Most people have probably never considered seeing a massage therapist when they have chronic pain in their head.
Although the causes for headaches and migraines are numerous, tight, knotted muscles are much more often responsible than one might think. And if you have not found your personal triggers yet it is well worth an investigation into whether massage can be an important tool for you in managing your chronic headache condition.
Quite a few of our clients were very astonished to find out after a couple of neck and shoulder massages that their headaches had considerably reduced.
Text neck (strained neck muscles)
There are also several studies that indicate a correlation between so called myofascial trigger points (also known as sore spots, knots, pressure points) and migraine and tension-type headaches1.
The first of the studies mentioned below (Calandre et al. 2006) compared specific trigger points in 98 migraine patients and 32 healthy participants. A high number of these migraine triggering spots were found in the chronic pain group. By pressing on the points 30% of these migraine patients could feel the usual pain in their head and an attack was triggered.
The second study showed that treatment of the responsible trigger points reduced their sensitivity and subsequently a reduction of the patient’s migraine symptoms.
The trigger points and the tense muscles that cause pain in the head can also cause a range of other unpleasant symptoms2:
Although some of our clients can already tell where their pain causing trigger points are, when they come in for treatment, most people are not even aware that their muscles are tense. They have become so used to them over time because they (understandably) try hard to ignore their pain and all related discomfort.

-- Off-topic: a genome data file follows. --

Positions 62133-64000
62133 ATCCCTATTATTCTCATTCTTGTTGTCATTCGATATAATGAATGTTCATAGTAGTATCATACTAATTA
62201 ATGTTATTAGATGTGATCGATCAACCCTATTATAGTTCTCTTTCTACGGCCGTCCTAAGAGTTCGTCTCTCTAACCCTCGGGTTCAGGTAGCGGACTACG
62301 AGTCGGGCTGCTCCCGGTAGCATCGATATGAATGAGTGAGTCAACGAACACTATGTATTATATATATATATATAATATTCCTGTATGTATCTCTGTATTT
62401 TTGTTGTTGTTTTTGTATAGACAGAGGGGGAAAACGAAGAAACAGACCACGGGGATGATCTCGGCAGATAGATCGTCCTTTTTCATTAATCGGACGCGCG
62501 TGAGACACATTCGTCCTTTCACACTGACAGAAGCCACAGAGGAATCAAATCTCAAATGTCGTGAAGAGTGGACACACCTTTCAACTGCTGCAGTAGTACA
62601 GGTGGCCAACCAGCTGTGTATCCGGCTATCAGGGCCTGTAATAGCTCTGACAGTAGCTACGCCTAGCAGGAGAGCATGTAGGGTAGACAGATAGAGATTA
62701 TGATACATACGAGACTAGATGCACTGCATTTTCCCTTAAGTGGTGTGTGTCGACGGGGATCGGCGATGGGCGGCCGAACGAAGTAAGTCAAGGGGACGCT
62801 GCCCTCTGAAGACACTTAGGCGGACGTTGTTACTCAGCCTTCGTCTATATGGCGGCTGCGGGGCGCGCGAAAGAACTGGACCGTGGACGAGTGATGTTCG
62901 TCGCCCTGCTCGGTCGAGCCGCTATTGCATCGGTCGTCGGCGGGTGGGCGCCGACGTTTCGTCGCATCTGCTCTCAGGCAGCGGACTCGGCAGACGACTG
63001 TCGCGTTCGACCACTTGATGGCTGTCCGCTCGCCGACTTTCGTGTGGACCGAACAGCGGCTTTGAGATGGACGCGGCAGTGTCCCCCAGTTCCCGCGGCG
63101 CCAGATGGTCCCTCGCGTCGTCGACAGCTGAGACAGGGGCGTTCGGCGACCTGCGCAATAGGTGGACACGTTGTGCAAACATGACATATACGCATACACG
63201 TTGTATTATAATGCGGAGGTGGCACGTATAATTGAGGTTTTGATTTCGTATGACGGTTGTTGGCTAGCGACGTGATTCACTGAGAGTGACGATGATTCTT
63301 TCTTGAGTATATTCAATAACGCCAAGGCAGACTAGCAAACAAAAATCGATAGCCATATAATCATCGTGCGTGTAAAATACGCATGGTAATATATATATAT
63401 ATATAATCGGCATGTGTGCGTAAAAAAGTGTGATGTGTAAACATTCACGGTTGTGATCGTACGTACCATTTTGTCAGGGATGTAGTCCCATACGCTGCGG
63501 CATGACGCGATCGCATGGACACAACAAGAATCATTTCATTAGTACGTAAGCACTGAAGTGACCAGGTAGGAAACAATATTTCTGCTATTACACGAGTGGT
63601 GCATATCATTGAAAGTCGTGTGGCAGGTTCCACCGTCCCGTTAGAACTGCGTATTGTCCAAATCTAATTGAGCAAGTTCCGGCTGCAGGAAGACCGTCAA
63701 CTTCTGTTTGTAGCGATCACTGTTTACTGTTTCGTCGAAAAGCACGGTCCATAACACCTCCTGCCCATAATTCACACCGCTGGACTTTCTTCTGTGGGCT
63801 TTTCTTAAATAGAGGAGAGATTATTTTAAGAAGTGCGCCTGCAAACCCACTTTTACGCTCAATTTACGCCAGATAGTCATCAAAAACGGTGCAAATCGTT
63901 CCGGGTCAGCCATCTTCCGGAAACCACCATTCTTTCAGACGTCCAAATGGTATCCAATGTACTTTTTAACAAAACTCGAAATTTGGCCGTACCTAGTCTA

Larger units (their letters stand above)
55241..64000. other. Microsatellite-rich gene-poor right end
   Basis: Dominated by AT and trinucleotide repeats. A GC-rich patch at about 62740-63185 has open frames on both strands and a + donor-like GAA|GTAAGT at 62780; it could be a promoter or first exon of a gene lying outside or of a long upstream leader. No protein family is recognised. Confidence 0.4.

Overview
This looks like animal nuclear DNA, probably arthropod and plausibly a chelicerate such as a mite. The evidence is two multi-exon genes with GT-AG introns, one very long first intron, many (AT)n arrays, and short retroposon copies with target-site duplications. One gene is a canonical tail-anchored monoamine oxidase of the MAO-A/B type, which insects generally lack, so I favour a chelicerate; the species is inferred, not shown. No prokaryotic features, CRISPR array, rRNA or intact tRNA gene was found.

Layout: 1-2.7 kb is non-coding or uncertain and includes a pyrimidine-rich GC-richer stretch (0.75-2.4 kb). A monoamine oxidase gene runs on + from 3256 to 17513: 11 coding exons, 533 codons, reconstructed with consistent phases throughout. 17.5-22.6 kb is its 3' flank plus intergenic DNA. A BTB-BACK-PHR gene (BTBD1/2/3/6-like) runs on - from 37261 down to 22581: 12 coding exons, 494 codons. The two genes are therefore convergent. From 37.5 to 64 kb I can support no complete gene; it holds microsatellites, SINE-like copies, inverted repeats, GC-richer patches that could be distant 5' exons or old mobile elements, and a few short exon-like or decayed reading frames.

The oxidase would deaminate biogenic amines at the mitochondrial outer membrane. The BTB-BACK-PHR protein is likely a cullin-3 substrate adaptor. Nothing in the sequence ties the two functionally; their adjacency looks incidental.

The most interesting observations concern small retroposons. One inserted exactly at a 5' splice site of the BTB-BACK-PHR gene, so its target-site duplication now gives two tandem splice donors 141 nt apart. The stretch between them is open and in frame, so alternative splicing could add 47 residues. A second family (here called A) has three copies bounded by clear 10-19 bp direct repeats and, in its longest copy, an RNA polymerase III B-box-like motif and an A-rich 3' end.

There are some spots that cause a typical pain referral which are very common in the majority of sufferers. But sometimes several spots or several muscles cause the pain or dysfunction that leads to pain.
In general, we like to look at your posture before the first treatment starts. During the massage we will feel for muscular dysfunction and ask for your feedback regarding possible triggers. If necessary we will also treat muscles inside your mouth, in your face, around your jaw, in your scalp and in the front of your neck.
As with the patients in the study it can happen that we provoke your headache or migraine that then can last for a couple of days. But you do not need to worry as this is actually a good sign that we have found the trigger points that are responsible for your pain. Further treatments should then reduce their severity.
If your pain keeps coming back without an obvious reason we can help you to brainstorm possible triggers in your daily life and possible changes you could make (e.g. change of furniture, spectacles, change of repetitive movements or bad postural habits, strengthening of shoulder, neck or postural muscles etc.).
We recommend 60 minutes for your first session and will then suggest a treatment plan.
Sources for this article:
 1. Trigger point evaluation in migraine patients: an indication of peripheral sensitization linked to migraine predisposition? https://www.ncbi.nlm.nih.gov/pubmed/16618340
2. Contribution of myofascial trigger points to migraine symptoms. https://www.ncbi.nlm.nih.gov/pubmed/17690015
3. Myofascial trigger points in migraine and tension-type headache. https://www.ncbi.nlm.nih.gov/pubmed/30203398
Myofascial Pain and Dysfunction Vol1, Part 2 by Travell & Simons